Human embryos in medical research

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Embryonic stem cell research is the utilization of stem cells from embyros which can then be grown laboratory culture and produce specialized cells supposedly to treat diseases or used for research purposes. A common source of such cells is discarded embryos at fertility clinics. The use of embryonic stem cells in medicine has met with some controversy, particularly from the pro-life movement that is concerned about the destruction of embryos that they believe constitute human lives.[1]

Adult stem cell research is similar except it does not use or destroyed embryos, and instead is based on stem cells that can be taken from adults. These cells so far have proven less potent than those harvested from discarded embryos, but they do not raise the associated ethical dillemas.[2]

Arguments for and Against Embryonic Stem Cell Research

A variety of arguments are used both for and against embryonic stem cell research. Some proponents argue that the embryos do not constitute human lives or that even if they do since the embryos would be destroyed anyways and thus it makes sense to use the embryos.[3]. These arguments have been accepted by some Christian groups and by many Jewish groups, even Orthodox ones.[4].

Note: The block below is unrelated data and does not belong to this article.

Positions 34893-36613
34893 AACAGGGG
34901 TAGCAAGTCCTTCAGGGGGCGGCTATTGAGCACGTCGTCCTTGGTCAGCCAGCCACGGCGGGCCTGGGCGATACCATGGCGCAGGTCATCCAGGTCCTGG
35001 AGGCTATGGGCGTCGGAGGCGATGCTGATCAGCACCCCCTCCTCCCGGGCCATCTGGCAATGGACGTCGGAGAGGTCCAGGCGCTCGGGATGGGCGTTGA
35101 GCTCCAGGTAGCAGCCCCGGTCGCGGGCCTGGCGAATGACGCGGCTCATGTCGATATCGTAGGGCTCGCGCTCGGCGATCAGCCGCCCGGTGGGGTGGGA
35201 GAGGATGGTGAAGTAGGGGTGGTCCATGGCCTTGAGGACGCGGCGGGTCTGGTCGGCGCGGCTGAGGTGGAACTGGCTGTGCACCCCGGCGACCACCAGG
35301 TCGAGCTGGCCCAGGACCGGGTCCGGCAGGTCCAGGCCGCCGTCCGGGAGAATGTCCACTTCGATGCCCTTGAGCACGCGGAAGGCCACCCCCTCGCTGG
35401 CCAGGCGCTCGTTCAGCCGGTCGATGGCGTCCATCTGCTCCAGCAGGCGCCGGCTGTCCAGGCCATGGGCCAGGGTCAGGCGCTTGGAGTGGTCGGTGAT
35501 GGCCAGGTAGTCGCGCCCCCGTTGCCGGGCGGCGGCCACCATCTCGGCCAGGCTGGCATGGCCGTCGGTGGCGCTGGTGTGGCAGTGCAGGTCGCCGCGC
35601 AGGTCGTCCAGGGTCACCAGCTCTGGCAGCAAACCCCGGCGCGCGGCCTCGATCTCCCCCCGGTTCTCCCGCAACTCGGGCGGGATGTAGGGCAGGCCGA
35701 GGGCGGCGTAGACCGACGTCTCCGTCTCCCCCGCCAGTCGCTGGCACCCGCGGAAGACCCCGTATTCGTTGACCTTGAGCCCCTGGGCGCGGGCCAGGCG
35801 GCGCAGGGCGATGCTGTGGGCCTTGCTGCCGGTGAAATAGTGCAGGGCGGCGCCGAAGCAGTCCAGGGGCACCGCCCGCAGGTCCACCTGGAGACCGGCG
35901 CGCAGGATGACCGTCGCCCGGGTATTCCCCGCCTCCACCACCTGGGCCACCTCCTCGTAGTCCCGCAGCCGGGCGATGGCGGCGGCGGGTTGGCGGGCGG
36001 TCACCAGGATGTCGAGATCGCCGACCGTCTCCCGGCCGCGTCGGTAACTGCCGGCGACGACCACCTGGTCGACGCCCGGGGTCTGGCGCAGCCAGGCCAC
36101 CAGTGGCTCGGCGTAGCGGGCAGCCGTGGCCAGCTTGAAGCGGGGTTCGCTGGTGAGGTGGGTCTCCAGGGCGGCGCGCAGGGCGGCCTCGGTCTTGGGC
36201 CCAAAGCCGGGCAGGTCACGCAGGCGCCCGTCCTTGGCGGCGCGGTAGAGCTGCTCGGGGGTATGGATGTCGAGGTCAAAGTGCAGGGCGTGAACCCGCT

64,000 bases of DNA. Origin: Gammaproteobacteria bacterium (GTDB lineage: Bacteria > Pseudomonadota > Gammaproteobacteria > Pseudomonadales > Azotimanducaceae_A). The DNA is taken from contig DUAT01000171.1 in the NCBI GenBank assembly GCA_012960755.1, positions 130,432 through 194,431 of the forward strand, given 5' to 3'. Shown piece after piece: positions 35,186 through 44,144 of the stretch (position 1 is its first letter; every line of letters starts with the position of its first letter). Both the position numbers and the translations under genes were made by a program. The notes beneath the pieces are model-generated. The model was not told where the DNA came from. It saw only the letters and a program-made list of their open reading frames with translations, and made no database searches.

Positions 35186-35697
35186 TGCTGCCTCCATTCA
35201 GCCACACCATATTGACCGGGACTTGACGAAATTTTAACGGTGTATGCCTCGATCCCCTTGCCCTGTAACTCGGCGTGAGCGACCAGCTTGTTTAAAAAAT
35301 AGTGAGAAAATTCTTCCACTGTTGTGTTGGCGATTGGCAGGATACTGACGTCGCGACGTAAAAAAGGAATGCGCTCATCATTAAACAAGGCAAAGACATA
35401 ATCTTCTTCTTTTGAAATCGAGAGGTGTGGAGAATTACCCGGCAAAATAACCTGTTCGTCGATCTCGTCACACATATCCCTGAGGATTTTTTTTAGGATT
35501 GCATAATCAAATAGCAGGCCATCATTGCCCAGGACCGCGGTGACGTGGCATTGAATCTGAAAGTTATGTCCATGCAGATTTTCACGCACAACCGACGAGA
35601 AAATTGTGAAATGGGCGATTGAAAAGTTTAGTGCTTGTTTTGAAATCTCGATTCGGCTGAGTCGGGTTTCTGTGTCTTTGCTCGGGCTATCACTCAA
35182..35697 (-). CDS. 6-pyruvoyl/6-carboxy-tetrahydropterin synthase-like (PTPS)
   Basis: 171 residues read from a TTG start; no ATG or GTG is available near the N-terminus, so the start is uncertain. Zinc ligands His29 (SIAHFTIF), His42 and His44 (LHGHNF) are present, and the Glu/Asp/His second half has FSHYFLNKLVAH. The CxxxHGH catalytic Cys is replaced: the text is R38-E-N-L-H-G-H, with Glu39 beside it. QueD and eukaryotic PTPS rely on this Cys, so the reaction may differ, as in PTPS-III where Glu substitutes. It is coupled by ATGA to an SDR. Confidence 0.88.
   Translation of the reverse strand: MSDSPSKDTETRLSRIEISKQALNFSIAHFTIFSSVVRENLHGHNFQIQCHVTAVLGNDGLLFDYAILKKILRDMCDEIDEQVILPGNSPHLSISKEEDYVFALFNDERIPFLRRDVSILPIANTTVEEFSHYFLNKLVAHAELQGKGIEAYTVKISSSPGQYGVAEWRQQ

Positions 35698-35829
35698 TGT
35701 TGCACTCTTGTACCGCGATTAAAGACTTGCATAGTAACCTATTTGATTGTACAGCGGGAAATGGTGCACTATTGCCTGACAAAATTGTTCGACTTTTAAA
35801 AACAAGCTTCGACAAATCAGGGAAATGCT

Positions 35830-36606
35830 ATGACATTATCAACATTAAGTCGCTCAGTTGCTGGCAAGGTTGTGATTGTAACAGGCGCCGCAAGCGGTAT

Opponents to such research have argued that such embryos are human lives with the full rights of humans and that even if they are not human lives the slippery slope is too great. Furthermore, they argue that the sanctity of human life is so great that even the destruction of such embryos for research is not permissible even when they would be destroyed anyways. Opponents have also argued that the potential of embryonic stem cells have been exaggerated and that more research must be done with cord and adult stem cells.[5], [6], [7].

An alternative approach would be to use parthenogenesis, the term that's applied to an egg that activates spontaneously on its own. It is common for eggs to activate and often form cysts or benign tumors in the ovary. When the activated eggs begin to divide, they look like early embryos and form blastocysts with stem cells inside. A young woman with Type 1 diabetes could donate her eggs, which could be activated in the laboratory without being fertilized. Her own stem cells, gathered when the eggs develop to the blastocyst stage, could be used to treat her Type 1 diabetes.

Stem cells developed from an unfertilized monkey egg that went through parthenogenesis are being used to treat Parkinson's disease in monkeys. This line has proven to be as robust as stem cells from human eggs.

One of the reasons this line of research has not been pursued is that in the Dickey Amendment that was put in place by Congress in 1996, parthenogenesis was specifically included with the rest of embryo research, so scientists cannot get federal funding to do work even on unfertilized human eggs. [8]